ICC: EC wants MoU on gambling regulator information exchange

ICC: EC wants MoU on gambling regulator information exchange

Monday, February 2, 2015 Totally Gaming

The European Commission is hoping to broker an agreement this year that would allow Europe’s gambling regulators to share information and enforcement rules.

Harrie Temmink, the EC’s Deputy Head of the Online and Postal Unit at DG Internal Market and Services, told delegates at the International Casino Conference (ICC) this (Monday) morning that he is hoping to make progress on a Memorandum of Understanding in 2015.

The proposed MoU, which would aim to enhance administrative co-operation and efficient enforcement of EU law, was one of a number of “action areas” outlined by Temmink.

“We would like to find an agreement between all regulators in Europe to exchange information about licence holders and enforcement measures, and we are going to try to do that this year,” Temmink told delegates at the Hippodrome Casino in London.

“In an ideal world we would force member states to do this, but EU law doesn’t allow us. However, this is a work-in-progress, and we are hoping that there will be developments with this MoU this year.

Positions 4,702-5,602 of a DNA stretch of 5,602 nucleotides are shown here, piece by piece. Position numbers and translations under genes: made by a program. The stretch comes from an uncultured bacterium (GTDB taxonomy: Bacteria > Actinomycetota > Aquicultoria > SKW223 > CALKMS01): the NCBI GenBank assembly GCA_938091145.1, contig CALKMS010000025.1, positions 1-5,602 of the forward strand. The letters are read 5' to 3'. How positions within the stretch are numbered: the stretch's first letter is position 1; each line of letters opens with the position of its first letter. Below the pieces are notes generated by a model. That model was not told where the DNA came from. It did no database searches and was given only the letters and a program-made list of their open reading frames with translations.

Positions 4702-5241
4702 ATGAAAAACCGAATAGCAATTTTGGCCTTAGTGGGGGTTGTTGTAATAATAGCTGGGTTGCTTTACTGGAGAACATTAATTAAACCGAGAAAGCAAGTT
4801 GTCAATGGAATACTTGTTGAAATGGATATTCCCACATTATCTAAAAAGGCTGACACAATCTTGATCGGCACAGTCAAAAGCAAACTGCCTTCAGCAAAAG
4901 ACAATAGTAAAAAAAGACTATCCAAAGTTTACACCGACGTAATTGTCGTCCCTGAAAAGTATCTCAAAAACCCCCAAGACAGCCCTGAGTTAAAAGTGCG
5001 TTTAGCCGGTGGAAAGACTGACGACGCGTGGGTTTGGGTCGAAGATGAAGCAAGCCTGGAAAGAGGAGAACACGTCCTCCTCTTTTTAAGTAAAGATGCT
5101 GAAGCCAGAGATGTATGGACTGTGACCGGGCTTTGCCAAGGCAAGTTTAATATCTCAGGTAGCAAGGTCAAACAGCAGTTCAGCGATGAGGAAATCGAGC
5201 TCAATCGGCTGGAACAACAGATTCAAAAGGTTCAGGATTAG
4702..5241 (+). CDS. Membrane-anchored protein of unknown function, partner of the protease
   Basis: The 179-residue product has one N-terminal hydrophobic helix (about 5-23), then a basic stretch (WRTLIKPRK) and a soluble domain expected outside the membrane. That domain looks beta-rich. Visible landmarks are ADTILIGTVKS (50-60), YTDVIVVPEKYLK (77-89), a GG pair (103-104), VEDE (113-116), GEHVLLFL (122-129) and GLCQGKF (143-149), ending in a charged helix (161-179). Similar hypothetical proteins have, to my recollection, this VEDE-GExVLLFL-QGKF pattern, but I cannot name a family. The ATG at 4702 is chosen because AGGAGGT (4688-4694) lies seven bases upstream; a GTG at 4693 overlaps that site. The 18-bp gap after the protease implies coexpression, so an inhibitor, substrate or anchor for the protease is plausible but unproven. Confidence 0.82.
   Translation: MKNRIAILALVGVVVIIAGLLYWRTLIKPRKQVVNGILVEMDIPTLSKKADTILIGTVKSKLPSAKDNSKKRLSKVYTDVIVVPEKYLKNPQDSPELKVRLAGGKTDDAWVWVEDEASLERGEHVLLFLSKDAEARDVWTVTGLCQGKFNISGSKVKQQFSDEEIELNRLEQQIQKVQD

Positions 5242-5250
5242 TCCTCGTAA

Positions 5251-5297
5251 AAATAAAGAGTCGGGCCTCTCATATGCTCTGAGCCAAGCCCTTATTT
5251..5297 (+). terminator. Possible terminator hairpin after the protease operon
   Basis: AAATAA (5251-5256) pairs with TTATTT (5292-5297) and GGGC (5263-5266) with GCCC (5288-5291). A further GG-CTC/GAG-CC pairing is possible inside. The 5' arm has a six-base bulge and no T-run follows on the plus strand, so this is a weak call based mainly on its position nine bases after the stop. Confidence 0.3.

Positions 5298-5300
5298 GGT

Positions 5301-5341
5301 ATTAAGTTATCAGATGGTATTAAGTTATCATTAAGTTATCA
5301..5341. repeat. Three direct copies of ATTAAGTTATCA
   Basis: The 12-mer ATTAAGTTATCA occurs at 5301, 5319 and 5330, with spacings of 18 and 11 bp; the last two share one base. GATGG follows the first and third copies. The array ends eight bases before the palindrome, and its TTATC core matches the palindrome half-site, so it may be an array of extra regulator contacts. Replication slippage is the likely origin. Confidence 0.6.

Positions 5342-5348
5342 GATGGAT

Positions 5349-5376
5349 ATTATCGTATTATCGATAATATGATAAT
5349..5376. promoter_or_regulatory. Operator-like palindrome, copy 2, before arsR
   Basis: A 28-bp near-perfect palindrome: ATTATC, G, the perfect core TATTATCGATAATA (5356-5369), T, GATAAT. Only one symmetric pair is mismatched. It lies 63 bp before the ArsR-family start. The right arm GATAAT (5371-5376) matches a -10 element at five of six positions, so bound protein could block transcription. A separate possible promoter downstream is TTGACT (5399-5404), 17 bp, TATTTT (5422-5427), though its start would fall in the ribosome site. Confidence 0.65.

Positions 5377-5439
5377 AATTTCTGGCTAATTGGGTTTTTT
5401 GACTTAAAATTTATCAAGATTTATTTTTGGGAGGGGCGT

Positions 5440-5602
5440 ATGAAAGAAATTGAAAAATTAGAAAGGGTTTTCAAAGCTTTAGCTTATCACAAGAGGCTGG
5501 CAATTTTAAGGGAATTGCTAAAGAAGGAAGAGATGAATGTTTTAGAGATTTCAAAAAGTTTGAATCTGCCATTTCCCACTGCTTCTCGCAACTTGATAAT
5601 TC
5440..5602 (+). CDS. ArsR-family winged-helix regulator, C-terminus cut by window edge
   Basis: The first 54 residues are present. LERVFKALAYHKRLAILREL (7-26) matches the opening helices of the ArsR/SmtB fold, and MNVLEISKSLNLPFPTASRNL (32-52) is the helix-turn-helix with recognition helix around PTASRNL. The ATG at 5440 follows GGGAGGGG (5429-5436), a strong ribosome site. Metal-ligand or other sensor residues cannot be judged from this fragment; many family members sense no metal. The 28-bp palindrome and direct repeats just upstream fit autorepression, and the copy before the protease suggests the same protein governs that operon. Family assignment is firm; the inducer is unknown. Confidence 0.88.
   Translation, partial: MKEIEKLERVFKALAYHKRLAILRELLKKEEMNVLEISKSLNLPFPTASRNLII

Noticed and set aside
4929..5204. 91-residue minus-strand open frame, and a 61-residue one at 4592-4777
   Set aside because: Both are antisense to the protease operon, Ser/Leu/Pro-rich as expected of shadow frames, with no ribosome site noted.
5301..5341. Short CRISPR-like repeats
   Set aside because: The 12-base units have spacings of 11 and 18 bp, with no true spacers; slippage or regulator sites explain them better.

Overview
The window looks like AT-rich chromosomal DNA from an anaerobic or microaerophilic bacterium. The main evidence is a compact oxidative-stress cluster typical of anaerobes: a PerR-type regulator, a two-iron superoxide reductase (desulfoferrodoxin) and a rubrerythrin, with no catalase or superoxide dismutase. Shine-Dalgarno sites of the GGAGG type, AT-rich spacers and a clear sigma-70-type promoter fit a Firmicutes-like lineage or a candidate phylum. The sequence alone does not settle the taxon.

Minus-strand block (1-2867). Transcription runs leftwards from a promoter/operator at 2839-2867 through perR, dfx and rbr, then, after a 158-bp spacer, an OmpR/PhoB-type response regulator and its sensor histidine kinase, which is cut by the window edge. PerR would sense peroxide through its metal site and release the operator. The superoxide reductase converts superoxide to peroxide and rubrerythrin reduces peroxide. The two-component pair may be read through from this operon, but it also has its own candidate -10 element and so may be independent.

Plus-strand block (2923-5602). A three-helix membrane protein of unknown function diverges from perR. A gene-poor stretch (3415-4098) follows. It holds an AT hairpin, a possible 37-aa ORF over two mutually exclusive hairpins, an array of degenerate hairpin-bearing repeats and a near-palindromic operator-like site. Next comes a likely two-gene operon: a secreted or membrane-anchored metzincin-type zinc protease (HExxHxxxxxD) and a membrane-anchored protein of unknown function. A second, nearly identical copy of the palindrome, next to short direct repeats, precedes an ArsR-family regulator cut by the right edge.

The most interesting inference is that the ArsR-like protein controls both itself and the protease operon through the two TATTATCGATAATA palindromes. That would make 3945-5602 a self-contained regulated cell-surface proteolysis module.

“Obviously there are areas that need to be clarified, such as determining the scope of exchange between regulators.”

Temmink also highlighted the EC’s broader ongoing responsibilities to ensure member states’ national regulatory frameworks comply with EU law; protect consumers and citizens; prevent fraud and money laundering; and safeguard the integrity of sports.

Having initiated legal action against Sweden in October, the EC is also likely to step up the enforcement of EU online gambling laws in a number of member states this year, according to Temmink, who added that 35 cases remain open against 16 countries.

“The situation in Sweden is that there are no rules, so it is totally unclear,” he added. “We know there is a monopoly with 50 per cent, but what about the other 50 per cent? God knows what is happening with it. For the European Commission, that is totally unacceptable.

“I expect that some cases [against other member states] will proceed in 2015. We are in dialogue with every member state and we do close some cases, like in Finland, but unfortunately with some I expect them to be taken to the next stage.

“Member states are in the process of reassessing their laws, but we have also been overwhelmed by the number of complaints from commercial operators against some member states.

“We want private operators to stop doing that as we are handling a tremendous number of cases. We have a lot of challenges for 2015.”


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